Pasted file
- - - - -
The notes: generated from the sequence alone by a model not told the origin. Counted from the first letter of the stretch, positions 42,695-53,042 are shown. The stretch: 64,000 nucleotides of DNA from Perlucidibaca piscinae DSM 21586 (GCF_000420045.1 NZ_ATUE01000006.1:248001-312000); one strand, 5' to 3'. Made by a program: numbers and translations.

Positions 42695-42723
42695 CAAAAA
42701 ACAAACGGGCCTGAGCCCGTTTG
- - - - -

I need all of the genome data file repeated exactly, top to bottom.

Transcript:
The notes: generated from the sequence alone by a model not told the origin. Counted from the first letter of the stretch, positions 42,695-53,042 are shown. The stretch: 64,000 nucleotides of DNA from Perlucidibaca piscinae DSM 21586 (GCF_000420045.1 NZ_ATUE01000006.1:248001-312000); one strand, 5' to 3'. Made by a program: numbers and translations.

Positions 42695-42723
42695 CAAAAA
42701 ACAAACGGGCCTGAGCCCGTTTG